From a castle with ghostly monks to phantom foxes said to appear when an important resident of Gormanston Castle is scheduled to die, the two haunted castles mentioned in this article are found in Southern Ireland.
The Gormanston Castle has a long history with the Preston family, which held the position of the Viscount Gormanston from 1363 up until the selling of the castle during the late 1940s, when Franciscan Friars took over the responsibility of the grounds. There is an interesting legend attached to the castle, as it is said that whenever a Viscount Gormanston is about to meet his maker, a collection of foxes surround the castle and linger in the area until after the Viscount has passed away.
Records centered on this supposed phenomenon were captured in Preston family logs that date back to the 17th century where it was stated that around the approaching death of the 12th Viscount , foxes appeared around the residence for several days. They were seen sitting underneath the Viscount’s bedroom window, barking and howling throughout the night. Following the death of the Viscount, the foxes were still seen in front of the house and only returned to their normal routine after the conclusion of the funeral.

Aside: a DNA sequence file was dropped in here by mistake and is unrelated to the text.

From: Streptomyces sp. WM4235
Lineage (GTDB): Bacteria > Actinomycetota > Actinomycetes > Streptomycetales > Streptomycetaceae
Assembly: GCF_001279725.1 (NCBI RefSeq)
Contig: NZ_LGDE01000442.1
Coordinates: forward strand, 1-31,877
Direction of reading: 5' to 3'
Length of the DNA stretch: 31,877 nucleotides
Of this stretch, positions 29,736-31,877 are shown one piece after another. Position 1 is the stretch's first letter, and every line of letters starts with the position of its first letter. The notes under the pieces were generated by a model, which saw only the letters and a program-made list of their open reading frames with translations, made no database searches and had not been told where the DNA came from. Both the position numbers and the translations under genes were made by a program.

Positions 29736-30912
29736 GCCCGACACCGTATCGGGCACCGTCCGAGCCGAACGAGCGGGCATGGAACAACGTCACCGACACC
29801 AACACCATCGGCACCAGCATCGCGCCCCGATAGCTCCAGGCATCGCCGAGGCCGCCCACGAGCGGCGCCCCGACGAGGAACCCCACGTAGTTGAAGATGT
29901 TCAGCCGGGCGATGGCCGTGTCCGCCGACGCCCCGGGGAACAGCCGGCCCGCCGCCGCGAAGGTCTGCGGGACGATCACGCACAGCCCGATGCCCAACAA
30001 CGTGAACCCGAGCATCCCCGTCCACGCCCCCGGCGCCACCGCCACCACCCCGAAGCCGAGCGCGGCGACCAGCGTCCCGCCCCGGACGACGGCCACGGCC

The behavior of the foxes is strangely odd as well. Witnesses claim that they have walked through scores of poultry without killing them and the dogs of the premises did not dare attack. Some believe it is because the foxes were phantoms and could not be touched. The appearance of foxes is said to have started after a Viscount Gormanston spared the life of a female fox and her young during one of his hunts.
In Southern Ireland, you will find Huntington Castle situated on the site of an abbey that had originally occupied the vicinity of a 14th century Druids temple. The man responsible for the construction of the castle was a man by the name of Lord Esmonde, who filled the interior with strange corridors, dark spaces, stuffed animals, tapestries, and family portraits that often left visitors with an eerie feeling. For the past 200 years, it was the Durdin – Robertson family that called the castle their home. The family enjoyed access to spacious land and the rivers Derry and Slaney.
An intriguing feature of the castle is the dungeon, which supports an old temple dedicated to the goddess Isis. The Durdin – Robertsons actually founded the Fellowship of Isis, a cult centered on the Egyptian goddess. The temple was a gathering spot for witches who came all over from other countries to be entertained by the family in elaborate ceremonies.
The castle is also home to the memories of a monastery, where the Yew Walk is found with trees planted since the 15th century. The branches of the trees have formed a natural tunnel that witnesses claim is haunted by ghostly monks. The premises are also said to enjoy visits from the visited by the ghost of the wife of Lord Esmond: Ailish O’Flaherty. It is believed that her ghost lingers because she is still waiting for husband and son to come back from the wars.